instead of digging in deeper I felt I was seeing a sanitized version
and a very common theme of good and evil. I am glad Nihalani made
Dev, its a film that needed to be shown, but considering how
insightful he has been in his previous films, I felt it too simple, in
the presentation and in the solution.

(my final response follows)

Roopa, consider this. Many Muslims found the film uncomfortable viewing
because they did not consider it 'politically correct' in your sense of
the term (there was even a piece somewhere by I believe an Aligarh
University academic). On the other hand this was not a film that
pleased the Hindtuva brigade either. Finally I don't think that the so
called (and self-styled) 'secular' crowd much cared for the film, nor
did the leftists. This is reflected in both the film's reception at the
box office as well as the reviews (positive overall but nowhere close
to being celebratory). I think what is often missed with the Dev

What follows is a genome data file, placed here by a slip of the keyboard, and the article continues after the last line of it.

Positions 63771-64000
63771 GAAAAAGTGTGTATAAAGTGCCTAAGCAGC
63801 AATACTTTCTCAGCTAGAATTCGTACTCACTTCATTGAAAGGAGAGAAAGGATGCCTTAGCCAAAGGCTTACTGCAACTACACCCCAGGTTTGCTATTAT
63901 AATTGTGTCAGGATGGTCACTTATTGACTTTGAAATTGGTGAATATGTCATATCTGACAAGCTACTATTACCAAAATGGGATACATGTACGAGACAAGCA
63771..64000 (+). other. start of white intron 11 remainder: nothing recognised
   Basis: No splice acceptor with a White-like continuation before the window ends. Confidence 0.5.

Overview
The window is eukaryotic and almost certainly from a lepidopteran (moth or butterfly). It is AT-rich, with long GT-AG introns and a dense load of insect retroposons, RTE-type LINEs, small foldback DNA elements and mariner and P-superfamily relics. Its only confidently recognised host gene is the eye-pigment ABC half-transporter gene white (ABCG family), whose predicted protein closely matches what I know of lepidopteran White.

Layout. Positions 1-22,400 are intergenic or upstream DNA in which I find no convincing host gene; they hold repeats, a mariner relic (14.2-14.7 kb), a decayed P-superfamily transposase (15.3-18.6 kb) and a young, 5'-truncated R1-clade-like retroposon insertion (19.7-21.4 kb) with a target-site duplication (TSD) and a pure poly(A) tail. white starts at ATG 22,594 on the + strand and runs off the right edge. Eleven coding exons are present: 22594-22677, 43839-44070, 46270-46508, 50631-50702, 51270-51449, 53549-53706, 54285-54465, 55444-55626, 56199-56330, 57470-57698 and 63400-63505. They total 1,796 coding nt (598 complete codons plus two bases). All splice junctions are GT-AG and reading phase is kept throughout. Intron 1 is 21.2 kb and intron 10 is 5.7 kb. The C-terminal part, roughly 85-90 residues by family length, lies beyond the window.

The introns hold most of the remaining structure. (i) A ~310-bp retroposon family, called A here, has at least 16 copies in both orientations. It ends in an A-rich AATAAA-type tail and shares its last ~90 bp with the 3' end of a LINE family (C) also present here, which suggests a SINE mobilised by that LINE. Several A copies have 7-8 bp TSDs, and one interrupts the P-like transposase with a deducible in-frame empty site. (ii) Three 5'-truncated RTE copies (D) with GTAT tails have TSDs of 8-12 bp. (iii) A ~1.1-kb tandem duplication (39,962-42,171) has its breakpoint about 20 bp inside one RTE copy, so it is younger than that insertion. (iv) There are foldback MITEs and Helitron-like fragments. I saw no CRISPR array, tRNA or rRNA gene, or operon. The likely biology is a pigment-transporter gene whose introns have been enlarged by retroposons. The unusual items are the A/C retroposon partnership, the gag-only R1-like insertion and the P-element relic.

narrative is that Nihalani does not in any sense adopt the good secular
or good liberal position. Amitabh Bachchan is not meant to be such a
character either. The film begins on the terrain of the Hindutva
mindset, accept the fascist underpinnings of that discourse in many
ways and then when audience might find itself neatly placed in this
position proceeds to critique from the inside the repellant nature of
this discourse. As such Bachchan does change through the film. Om Puri
is not at all 'evil', this is the whole point! As a clue to the
character of Bachchan as well as the narrative of the film I would